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Flooding in south-east Australia set to hit wine production

Wine producers in south-east Australia have been taking stock of flood damage and some fear significantly reduced yields, although the total proportion of vineyards affected remains unclear.

Flood concerns have continued to hit parts of Australia, with the country’s Bureau of Meteorology warning today (17 November) that ‘major flooding’ was ongoing in communities in New South Wales, as well as along a number of rivers in Victoria.

In the wine world, there were were concerns that flooding of vineyards in Victoria last month is now being repeated at some New South Wales wineries after continued spring rain in the south-east of Australia.

There was even flash flooding on Monday this week in the Barossa Valley, when the North Para River burst its banks. Elsewhere in South Australia, there has been extensive flooding of vineyards in the bulk wine-producing Riverland region.

It’s a very changeable situation, however. Wine Australia has not yet been able to give any reliable figures on what proportion of vineyards in south-eastern Australia have been affected by flood damage.

The cost to the Australian wine industry could be high, with the possibility of massively reduced yields in some vineyards, although Western Australia and Tasmania have escaped the ravages of the incessant rain that has plagued other wine-producing states.

One of the worst affected regions is Rutherglen in Victoria, where the Murray River this week reached its highest levels this year.

With the catchment areas upstream being full, large volumes of water have had to be released, flooding the vineyards of the two well-known wineries right by the river – All Saints Estate and Pfeiffer Wines.

All Saints winemaker Nick Brown said his 3.2 hectares (eight acres) of Shiraz vines that were planted in 1920 are sitting in a metre of water and will yield no crop at all this growing season.

Winemaker Jen Pfeiffer was even more downcast. ‘We’ve had no access to our vineyards for two weeks now, and I assume downy mildew will be running riot,’ she said.

‘I’m preparing myself for a scenario where we don’t harvest a single grape this summer, but at least we had a couple of days warning the floods were coming and were able to save infrastructure such as irrigation pumps by getting it to higher ground.’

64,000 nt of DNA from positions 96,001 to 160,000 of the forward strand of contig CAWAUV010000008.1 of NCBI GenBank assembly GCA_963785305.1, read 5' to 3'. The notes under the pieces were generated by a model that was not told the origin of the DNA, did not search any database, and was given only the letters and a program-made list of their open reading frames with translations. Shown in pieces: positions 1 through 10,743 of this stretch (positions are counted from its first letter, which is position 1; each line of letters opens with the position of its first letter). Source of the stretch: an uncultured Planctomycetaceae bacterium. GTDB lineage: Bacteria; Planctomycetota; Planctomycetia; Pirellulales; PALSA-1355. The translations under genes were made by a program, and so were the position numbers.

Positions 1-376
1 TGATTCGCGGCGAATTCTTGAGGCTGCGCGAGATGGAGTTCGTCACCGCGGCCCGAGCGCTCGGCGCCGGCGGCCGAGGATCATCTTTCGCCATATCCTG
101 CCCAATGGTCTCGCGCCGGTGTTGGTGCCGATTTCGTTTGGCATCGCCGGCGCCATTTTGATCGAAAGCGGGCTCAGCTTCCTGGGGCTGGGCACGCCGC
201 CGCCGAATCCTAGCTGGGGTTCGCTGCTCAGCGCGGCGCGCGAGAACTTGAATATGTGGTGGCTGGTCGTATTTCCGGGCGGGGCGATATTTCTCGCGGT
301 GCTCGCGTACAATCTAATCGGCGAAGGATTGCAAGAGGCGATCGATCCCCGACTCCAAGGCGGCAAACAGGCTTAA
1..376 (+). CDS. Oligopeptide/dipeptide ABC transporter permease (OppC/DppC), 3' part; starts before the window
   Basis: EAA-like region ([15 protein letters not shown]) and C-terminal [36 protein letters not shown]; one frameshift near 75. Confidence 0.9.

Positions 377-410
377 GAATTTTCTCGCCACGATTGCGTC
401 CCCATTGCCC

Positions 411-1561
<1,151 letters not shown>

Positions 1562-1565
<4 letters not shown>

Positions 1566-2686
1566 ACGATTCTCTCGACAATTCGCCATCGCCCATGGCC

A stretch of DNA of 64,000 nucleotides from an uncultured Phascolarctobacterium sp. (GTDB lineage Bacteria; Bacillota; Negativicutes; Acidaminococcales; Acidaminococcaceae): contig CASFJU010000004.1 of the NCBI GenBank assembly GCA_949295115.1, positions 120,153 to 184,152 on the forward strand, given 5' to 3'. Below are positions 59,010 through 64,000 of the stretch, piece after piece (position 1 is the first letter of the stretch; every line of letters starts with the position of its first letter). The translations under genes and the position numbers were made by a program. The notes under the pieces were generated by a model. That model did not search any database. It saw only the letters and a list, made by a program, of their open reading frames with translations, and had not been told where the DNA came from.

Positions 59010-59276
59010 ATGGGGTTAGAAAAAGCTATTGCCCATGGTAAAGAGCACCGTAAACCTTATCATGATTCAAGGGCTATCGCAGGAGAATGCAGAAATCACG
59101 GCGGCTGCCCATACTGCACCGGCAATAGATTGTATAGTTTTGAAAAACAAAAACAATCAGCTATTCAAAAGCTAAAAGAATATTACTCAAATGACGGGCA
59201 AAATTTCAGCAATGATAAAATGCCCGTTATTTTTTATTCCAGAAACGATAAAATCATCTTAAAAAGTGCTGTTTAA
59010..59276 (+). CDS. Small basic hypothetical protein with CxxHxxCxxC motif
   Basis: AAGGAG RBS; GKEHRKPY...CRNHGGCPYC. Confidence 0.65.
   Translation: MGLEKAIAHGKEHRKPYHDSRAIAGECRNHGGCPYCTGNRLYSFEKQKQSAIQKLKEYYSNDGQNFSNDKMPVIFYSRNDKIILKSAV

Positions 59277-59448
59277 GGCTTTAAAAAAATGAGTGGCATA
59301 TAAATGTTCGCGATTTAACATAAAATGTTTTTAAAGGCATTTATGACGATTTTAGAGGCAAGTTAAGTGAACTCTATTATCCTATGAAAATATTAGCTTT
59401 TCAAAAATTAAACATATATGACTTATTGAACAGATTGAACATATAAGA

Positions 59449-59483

Two wineries in the Nagambie Lakes region of Victoria – Tahbilk and Mitchelton – were not so lucky. They got virtually no notice the nearby Goulburn River would flood, and Mitchelton’s extensive underground cellars were submerged with water, causing 1,400 barrels of wine to float around like corks.

A third of Tahbilk’s vines, including the ancient Shiraz ones planted in 1860, were submerged. Winemaker Alan George predicted his crop will be down by 75%.

‘We will have a fair bit of disease pressure, as will the rest of Victoria and the whole of south-east Australia,’ George said.

‘There’s flooding of vineyards through central New South Wales, from Wagga through Cowra right up to Mudgee. A lot of vines will shoot again this season but when that happens the crop is usually quite low.’

The New South Wales region of Orange, which has some of the highest vineyards in Australia, has escaped vineyard flooding but still has major issues, according to Bloodwood winemaker Stephen Doyle.

‘It’s very difficult to get any machinery into the vineyards as it destroys the soil,’ he said.

‘We’ve had 130 rain days this year and over 1,000 millimetres of rain. It was cold enough for it to sleet here yesterday, and the worry is whether we will be able to ripen fruit fully as we’re already three weeks behind last year. We’ll have to do major crop-thinning to have any chance of ripening the fruit, which means very low yields.’

Doyle did end on a brighter note: ‘The vines are growing really well, and while the weather is a disaster for the vineyards and cereal crops of eastern Australia, the entire landscape and environment has been recharged,’ he said. ‘There will be heaps of new organic matter, and the biological life of vineyards will be healthy for a few years.’

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